In Hive #1, Turtle Hive, from which the above photos come, the bees had filled the entire food chamber (top deep box) with honey, much of which was already capped! (A side note on my hive naming: Each hive has a stenciled image on the front of it, which will become it’s name so that for note-keeping or when referred to in the blog it can be tracked). In the brood chamber below it the frames were nearly solid brood, fantastic solid pattern and lots of eggs indicating a very much alive queen. With the goal of getting the bees to move into the supers and continue drawing out comb I had two options: reverse the two boxes (bees often like to put honey above brood) or put some frames of brood or honey up into the supers, thus hopefully drawing the bees up. Since I didn’t want to move the bottom box I went with the latter. To do this required adding a second super since I have med. depth supers and deep brood/food chambers so that the deep frames would have enough space in the supers, with some ‘open’ space below them.
In Turtle Hive I tried just moving honey up into the supers, moving 3 frames of honey, partially capped, up into the supers and putting 3 undrawn frames down in their place. All moved frames were in the middle of the boxes.
In Hive #2, Gecko Hive, both the food and brood chambers contained brood and honey, however I could see where the bees had begun to fill hatched brood comb with nectar. There were no eggs in the upper box but in the bottom I found two frames full of solid egg pattern and larvae, so she too seems to still be going strong! This time I moved 1 frame of honey and 2 frames of honey + brood up into the supers. Each hive is now composed of 2 deep boxes with 2 med. depth supers on top.
Going deep into Hive #1 (Turtle Hive) to check for the queen / eggs. She is definitely there, lots of eggs!
Solid capped brood (center of frame) immediately surrounded by solidly capped honey (outside of frame). Hatched cells are being filled with honey, leaving the queen little room here to lay new eggs.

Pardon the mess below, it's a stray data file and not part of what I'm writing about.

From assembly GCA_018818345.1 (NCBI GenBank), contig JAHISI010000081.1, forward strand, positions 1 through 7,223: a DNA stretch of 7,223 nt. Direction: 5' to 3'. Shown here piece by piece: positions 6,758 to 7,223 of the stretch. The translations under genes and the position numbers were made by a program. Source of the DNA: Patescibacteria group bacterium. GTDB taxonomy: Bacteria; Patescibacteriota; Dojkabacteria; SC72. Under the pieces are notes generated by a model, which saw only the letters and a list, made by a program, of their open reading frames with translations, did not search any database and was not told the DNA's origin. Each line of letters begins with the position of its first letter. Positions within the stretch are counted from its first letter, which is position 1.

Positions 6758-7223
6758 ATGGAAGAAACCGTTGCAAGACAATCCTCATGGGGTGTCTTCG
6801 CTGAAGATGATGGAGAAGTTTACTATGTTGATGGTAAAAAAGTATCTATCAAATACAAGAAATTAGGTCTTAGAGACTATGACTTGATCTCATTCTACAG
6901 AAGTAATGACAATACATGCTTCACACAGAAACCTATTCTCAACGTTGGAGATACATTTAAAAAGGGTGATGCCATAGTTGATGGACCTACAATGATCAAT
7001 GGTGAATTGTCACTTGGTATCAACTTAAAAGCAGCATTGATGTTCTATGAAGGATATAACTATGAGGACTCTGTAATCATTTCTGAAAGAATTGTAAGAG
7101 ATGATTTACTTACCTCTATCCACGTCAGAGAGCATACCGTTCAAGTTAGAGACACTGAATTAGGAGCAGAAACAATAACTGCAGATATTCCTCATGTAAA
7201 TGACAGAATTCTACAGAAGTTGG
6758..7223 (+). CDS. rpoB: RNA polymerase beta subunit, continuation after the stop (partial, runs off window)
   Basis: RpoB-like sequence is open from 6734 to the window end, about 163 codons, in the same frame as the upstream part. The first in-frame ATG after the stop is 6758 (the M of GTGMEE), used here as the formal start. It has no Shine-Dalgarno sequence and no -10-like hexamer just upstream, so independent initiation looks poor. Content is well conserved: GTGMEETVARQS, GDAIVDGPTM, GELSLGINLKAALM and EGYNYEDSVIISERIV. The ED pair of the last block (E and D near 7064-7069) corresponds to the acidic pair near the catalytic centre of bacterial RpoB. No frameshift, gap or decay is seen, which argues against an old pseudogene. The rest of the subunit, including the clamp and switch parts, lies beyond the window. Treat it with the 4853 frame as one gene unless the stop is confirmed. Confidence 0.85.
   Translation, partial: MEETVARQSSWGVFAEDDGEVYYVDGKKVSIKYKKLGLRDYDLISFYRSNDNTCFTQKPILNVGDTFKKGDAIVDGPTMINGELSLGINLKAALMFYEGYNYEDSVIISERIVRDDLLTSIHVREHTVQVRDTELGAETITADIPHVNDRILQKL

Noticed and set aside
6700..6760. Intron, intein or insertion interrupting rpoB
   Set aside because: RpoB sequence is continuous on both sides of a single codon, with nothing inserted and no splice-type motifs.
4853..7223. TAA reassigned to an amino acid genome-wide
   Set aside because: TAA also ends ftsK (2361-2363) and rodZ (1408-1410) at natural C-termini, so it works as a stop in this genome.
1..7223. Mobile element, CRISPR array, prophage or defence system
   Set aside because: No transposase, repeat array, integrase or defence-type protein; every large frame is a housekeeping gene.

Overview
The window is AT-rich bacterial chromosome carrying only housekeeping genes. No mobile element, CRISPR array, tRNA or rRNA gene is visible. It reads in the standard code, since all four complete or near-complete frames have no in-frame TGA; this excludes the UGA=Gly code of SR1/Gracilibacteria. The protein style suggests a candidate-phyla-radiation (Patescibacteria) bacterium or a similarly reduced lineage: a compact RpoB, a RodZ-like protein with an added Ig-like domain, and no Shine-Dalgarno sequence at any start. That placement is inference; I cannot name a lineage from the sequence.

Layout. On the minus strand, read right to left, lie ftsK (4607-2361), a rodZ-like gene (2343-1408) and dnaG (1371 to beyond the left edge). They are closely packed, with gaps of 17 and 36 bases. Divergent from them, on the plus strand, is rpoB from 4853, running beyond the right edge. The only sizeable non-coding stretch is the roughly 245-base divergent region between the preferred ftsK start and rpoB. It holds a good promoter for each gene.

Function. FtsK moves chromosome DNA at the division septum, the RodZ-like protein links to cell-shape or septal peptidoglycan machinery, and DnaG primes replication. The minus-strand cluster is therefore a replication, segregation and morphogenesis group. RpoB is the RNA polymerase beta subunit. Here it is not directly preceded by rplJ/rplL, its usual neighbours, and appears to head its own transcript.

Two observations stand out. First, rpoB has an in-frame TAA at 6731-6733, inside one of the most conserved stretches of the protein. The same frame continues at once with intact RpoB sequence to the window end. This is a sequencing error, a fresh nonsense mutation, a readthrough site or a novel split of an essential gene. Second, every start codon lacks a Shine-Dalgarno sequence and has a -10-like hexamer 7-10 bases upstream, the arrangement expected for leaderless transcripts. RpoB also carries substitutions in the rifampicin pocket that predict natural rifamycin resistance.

Brood and bees in Hive #2 (Gecko Hive). Can you find the queen? (she is there : )
With all that rearranging done I re-assembled everything and stepped back from the hive with a great feeling. The bees from the nuc could be seem flying about, presumably on orientation flights, while the others gathered about their entrances and resumed their work. Throughout all of the working of the hives the bees were super calm, happily buzzing and going about their work. I was wearing a full bee suit but two others present only had on veils (with t-shirts and shorts) and another with no veil, and no one got stung. We all got to taste some suuuper fresh honey and since my hives are in the middle of a raspberry patch eat some raspberries as well. In addition it was a beautiful day, if your like me I find the hives both beautiful and fascinating and I love the smell of a little fresh sumac smoke combined with the sweet smell of the hive and the breeze. Ah yes this is why I love beeing a beekeeper!
This morning I went back out to check on the hives and all looked well from the outside with lots of bees coming and going. I take a peak inside in the next few days to see if wax building has been stimulated, with the hopes of finding lots of new comb filled with honey!
My bee yard: The two strongest hives on the far right, from right to left Turtle Hive and Gecko Hive, then Cobra Hive (a swarm I caught this year, also looking good) and then the new nuc / re-queened hive, Iguana Hive. Go Bees!
Here’s to the continuation of a good beekeeping season! As always let me know if you have any questions/ comments/ etc. and check back again!
–Max : )